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Unidentified Analyst, [27]

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Antoine Riou, Societe Generale. I have a question on the Japanese market. There's a weakness specific to all sectors on Q4 on local customers, the first weeks of January, have you observed a normalizations, the number of the customers sort of normal traffic.

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Unidentified Company Representative, [28]

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Yes, Q4 was affected by the increase in VAT in October, with sales higher than what we could have expected before and a big drop and normalization, which finishes -- which ends Q4. So it's the same trend, but this is a specificity of the Japanese market, which in 10 years have gone from 100% Japanese to some -- what tourists said with the Chinese customers in particular. So today, these Chinese customers are not traveling. So I would say as a function of the houses and the share of the local customers that is Japanese customers, there will be a different impact on Japan. The Japanese have wanted to...

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Juliette Garnier;Le Monde;Journalist, [29]

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Juliette Garnier for Le Monde. Can you just tell us how many stores do you have in China? And where do you manufacture your lipsticks, please?

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Unidentified Company Representative, [30]

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In Greater China, if we take Continental China, it's 26, Hong Kong is 7, Macao is 4 and Taiwan is 6. So gives you 43 stores in Greater China. So we have 11 stores closed in Continental China and 4 in Macao when Macao closed down. Makeup, for the lipstick, the stick is made in Italy. The stick what we call (foreign language) in French. The stick is made in Italy.

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Unidentified Participant, [31]

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Women's Wear Daily. A question on your reflection in China. Do you think you'll join an e-commerce platform like daily.com or Alibaba, the Pavilion?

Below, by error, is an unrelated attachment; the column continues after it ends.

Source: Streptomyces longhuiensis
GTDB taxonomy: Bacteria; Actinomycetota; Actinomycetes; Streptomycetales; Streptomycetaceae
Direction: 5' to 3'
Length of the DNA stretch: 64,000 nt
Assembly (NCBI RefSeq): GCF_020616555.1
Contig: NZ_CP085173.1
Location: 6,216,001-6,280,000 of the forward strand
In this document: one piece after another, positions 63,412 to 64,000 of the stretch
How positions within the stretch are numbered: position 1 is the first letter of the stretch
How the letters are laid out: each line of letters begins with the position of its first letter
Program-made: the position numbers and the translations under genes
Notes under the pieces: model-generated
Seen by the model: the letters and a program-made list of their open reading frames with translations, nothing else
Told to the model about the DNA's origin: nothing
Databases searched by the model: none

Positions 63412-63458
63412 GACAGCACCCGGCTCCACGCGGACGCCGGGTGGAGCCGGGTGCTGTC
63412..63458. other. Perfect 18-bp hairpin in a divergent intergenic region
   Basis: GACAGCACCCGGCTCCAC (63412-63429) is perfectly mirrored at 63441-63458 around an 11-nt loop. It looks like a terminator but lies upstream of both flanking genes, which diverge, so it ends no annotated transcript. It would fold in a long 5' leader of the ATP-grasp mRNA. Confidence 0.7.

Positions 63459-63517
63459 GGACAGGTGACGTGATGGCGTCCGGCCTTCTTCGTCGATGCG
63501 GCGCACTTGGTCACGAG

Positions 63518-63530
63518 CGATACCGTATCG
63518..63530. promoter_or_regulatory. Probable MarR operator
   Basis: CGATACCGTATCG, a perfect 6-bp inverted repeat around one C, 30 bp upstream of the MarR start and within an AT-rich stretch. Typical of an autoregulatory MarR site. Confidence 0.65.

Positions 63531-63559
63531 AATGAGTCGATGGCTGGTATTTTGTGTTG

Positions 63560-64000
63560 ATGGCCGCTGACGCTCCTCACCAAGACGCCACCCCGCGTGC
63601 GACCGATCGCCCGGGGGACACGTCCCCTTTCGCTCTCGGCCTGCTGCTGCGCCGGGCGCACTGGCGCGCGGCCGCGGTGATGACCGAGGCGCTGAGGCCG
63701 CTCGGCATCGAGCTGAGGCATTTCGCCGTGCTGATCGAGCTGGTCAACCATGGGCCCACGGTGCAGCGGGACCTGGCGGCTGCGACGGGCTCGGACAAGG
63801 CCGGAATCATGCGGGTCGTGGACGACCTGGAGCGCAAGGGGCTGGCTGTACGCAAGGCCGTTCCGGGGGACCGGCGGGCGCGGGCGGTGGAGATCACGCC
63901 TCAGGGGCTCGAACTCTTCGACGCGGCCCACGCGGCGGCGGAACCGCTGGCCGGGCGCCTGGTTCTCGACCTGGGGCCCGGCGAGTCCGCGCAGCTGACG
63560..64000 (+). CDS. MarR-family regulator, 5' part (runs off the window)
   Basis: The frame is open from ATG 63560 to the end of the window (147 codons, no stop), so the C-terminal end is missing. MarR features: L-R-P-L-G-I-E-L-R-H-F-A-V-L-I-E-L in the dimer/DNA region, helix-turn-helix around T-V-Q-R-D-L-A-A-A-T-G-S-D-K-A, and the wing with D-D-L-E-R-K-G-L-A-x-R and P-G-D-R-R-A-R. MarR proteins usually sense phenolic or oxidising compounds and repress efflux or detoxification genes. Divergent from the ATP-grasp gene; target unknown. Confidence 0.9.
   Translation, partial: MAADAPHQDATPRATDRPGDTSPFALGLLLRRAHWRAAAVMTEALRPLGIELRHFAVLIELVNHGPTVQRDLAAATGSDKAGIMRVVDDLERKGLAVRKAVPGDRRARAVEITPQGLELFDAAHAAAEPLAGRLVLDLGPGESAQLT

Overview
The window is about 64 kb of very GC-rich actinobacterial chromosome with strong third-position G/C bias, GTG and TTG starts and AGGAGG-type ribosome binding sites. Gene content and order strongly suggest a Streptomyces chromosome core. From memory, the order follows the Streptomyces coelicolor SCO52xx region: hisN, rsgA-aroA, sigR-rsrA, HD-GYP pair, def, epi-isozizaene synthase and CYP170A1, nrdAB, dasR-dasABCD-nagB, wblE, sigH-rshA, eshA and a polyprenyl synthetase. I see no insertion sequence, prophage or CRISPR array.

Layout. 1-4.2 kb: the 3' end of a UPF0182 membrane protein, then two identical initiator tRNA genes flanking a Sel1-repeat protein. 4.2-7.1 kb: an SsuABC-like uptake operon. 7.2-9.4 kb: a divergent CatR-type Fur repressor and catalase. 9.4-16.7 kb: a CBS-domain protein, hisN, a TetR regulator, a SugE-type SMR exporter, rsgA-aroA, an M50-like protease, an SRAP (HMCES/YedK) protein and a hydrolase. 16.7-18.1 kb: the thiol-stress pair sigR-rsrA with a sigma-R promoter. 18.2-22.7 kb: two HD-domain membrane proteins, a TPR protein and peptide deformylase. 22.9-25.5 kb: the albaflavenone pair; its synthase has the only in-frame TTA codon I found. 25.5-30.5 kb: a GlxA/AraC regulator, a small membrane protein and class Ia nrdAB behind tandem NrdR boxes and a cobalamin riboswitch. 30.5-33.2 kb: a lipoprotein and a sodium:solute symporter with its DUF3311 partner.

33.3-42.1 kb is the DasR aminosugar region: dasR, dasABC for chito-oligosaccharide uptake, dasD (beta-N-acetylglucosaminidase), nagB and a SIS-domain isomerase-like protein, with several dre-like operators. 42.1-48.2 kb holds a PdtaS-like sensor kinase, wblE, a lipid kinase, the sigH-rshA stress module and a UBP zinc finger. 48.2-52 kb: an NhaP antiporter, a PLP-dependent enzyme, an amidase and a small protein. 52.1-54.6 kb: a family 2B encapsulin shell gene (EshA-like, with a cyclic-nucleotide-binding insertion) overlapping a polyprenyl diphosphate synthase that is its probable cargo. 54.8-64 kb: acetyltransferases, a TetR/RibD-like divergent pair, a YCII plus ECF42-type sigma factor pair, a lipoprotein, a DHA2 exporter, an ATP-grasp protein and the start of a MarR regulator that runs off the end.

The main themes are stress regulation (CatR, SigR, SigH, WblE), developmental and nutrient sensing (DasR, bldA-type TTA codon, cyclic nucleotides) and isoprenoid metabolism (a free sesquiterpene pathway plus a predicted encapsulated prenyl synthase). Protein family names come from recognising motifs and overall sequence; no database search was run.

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Unidentified Company Representative, [32]

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Well, for the moment, our priority is to have this volatility with the Chinese teams to Chinese, and that is what is of concern to us today. And looking at all the little signs, including the bottlenecks in Shanghai, is that's a good thing.

Now on e-commerce, so the -- with great success on our website. So the priority is to continue that. Then some products, perfumes, perfumes will also be sold on other selective distribution, not exclusive, selective distribution of perfumes where we do a test of pop-up stores. And WeChat, why not? We are quite open. But this was a surprise. It was our will and the surprise of others given the success, and we were supposed to see an independent site as ours to have as much customer traffic. Earlier, we would've thought -- one would've thought one could have existed without other platforms that you mentioned, but then again.

Well, thank you. Thank you very much. It's -- well, the irony of life to present the best figures recent years in atmosphere of -- full of angst. We're international company accepts the international problems when they arise and they crystallize, and I hope that we will deal with it above all in a human manner. Thank you very much.

[Statements in English on this transcript were spoken by an interpreter present on the live call.]